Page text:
A Serene Holiday Season, Seriously!
Whether you look forward to them or simply dread them, it's official, the holidays have arrived. Unfortunately, what often follows this arrival, are colds and flus, weight gain and even depression. How is it that this time of cheer causes so many problems? First, the holidays are often accompanied by stress and with it the immune suppressive power of the stress hormone, cortisol, leaving us sick come January. Then when we add excessive alcohol, sugar, and lack of sleep the matters just gets worse. Wouldn't be great to actually enjoy the holidays and feel good? Fear not! We have created healthy strategies for all your holiday situations.
Shop Before you Drop
For some of us, holiday shopping can be very stressful and fear provoking activity as the pressure builds to find that perfect gift and not to mention the havoc it can reek on our finances. If you want to find the perfect gift, probably the easiest way is to simply ask people what they want rather than trying to guess and then be let down when the person is not as ecstatic as we would like them to be. One type of gift that actually might go the furthest is experiences such as vacations, visits to the spa, or tickets to a show. This is because spending money on experiences rather than material gifts provides more enduring happiness as many studies have concluded.
If overspending is more of your issue, make sure to create a reasonable budget and actually stick to it. Also it is better to pay for things outright rather than using credit cards. Another idea for the budget conscious is homemade gifts. Making your own presents actually has the added benefit of reducing stress, increasing happiness and protecting the brain from damage caused by aging. The reason being that crafting activities actually increase dopamine levels, which is our natural anti-depressant. If you need some inspiration click here for some healthy homemade gift ideas for everyone on your list.
Party Smarter not Harder
At first it might seem exciting having all your nights packed with party after party in December only to find yourself drained, sleep deprived, and sick. First don't let FOMO prevent you from letting yourself say no. Pick the parties you really want to attend and perhaps set a limit to one to two per week. This can really make a big difference. Now if overeating at parties is a problem, make sure to have a snack or a light dinner before hand so you are not ravenous when you arrive. I often have a handful of nuts, grass fed jerky or a hard boiled egg before I arrive at a gathering. Also just because the host offers a large spread, doesn't mean you have to try everything. You can just sample a few things you really enjoy. For those who are gluten or dairy free, holiday eating might seem extra complicated and there might be the tendency to cheat. This doesn't have to be the case. Click here for some gluten and dairy-free holiday eating strategies.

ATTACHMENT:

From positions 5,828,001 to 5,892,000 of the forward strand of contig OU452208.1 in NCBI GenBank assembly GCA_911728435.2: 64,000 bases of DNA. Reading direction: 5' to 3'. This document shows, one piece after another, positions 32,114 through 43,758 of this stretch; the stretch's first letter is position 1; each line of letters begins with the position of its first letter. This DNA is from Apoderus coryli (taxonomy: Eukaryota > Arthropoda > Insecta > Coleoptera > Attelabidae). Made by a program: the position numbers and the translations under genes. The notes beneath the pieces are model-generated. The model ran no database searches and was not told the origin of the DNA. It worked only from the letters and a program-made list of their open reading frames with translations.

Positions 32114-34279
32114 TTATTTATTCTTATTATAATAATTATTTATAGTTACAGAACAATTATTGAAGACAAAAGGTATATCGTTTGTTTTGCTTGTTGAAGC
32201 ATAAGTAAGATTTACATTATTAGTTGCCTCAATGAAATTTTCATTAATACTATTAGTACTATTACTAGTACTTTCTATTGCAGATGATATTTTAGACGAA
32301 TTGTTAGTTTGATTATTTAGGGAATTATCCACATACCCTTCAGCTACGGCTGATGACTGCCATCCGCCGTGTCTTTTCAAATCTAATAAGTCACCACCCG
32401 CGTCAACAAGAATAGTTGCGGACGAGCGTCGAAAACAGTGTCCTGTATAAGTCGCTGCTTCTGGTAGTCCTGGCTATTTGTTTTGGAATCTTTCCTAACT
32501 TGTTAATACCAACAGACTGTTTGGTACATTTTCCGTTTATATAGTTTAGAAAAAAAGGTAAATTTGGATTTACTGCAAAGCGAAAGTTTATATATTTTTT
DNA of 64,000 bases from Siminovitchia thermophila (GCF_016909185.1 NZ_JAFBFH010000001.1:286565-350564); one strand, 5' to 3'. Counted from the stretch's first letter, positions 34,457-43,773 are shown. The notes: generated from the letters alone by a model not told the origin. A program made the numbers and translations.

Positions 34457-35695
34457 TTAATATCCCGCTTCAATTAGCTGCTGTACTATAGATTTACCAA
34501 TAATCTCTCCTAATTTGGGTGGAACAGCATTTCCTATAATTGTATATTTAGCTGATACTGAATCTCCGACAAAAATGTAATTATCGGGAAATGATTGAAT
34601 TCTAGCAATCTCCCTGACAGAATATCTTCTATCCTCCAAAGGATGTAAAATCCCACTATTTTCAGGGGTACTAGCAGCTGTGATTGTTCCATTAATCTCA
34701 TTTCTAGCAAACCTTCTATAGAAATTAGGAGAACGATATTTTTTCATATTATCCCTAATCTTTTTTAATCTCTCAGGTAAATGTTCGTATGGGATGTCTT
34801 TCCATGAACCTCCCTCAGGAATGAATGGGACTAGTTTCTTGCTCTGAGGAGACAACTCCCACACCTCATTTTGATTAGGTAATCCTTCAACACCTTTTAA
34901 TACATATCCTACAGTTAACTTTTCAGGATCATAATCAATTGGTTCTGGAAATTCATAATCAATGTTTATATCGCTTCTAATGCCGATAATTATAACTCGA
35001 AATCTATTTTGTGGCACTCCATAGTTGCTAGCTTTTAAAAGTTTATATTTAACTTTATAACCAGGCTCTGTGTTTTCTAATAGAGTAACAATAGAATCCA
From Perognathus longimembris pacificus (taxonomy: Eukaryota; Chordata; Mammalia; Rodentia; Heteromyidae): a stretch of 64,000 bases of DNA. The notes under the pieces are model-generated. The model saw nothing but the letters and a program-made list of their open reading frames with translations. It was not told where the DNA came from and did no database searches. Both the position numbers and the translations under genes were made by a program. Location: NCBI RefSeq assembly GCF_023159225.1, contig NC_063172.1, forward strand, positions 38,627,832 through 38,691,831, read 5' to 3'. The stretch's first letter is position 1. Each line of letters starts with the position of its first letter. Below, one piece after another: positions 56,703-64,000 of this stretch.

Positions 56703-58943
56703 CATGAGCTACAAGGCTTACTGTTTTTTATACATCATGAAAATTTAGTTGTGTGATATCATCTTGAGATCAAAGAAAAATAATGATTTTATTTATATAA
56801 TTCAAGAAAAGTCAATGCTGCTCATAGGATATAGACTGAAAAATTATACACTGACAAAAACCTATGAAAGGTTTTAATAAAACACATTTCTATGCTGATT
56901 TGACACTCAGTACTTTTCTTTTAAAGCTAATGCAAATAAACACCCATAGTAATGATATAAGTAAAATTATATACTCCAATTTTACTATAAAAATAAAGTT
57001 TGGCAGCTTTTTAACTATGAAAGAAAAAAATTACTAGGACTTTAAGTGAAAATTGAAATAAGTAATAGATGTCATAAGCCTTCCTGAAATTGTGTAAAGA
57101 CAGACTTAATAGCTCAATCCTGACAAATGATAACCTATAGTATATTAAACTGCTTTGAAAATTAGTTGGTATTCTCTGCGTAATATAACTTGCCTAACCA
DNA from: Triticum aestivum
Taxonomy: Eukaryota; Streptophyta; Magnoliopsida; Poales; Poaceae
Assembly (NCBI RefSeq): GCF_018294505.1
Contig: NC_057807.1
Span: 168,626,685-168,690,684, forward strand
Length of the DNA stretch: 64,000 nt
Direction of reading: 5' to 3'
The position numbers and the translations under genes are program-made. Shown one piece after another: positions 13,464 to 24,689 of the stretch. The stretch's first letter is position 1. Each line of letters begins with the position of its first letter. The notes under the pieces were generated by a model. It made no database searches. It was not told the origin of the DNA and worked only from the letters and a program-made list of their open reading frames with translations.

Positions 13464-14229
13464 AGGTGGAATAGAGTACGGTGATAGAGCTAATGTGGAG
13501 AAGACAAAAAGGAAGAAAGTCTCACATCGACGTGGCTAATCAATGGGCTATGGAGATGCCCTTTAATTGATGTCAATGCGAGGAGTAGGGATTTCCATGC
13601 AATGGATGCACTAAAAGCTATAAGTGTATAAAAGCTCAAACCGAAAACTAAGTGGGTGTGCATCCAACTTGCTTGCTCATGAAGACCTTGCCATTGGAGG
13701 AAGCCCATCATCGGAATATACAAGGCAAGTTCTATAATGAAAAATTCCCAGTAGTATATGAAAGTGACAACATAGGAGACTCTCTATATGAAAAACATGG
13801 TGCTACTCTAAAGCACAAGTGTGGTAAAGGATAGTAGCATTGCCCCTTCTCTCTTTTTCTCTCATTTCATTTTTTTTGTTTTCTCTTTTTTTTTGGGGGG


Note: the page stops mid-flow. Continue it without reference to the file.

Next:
Another party hazard is excessive drinking, which can drive overeating, suppress the immune system, impair deep sleep, aggravate acid reflux and accentuate seasonal depression. As a rule of thumb, limit yourself to two drinks max and no more than one per hour. It is also recommended to have at least a glass of water with every alcoholic drink or if you do find yourself going to an event every night sticking with light non-alcoholic beverages like club soda with a splash of cranberry juice for at least a few of occasions.
Avoid the Family Feud
Perhaps spending holidays with the fam is less "It's a Wonderful Life" and more like "Who's Afraid of Virginia Wolff." Well, it maybe not be that bad. But let's face it, sometimes spending 24 plus hours with your nearest and dearest can present its challenges. If you know that you have relatives who are particularly difficult such as your Cousin Frank who has opposite political leanings or Aunt Betty who constantly prods you about your relationship status or lack of one, it is a good idea to be prepared. Remember that they are not going to change so it is easier just to accept them as they are for a few hours even if you don't agree with them. Also, it is probably best to avoid certain subjects that might fuel a heated debate. In addition, don't forget to give yourself a time out. Whether its catching up on a good book, taking a walk or run outside, or journaling can bring you some sanity even if it is just 15 minutes. Finally, remember even with family you have a right to say "no" and perhaps you might need to take a break from the family functions this year. Or if that doesn't feel like an option you can also set a time limit to your stay by planning an activity for afterwards so you can leave early. If you have a mindfulness practice this could be an excellent way to challenge yourself and do some loving kindness meditation or black and white breathing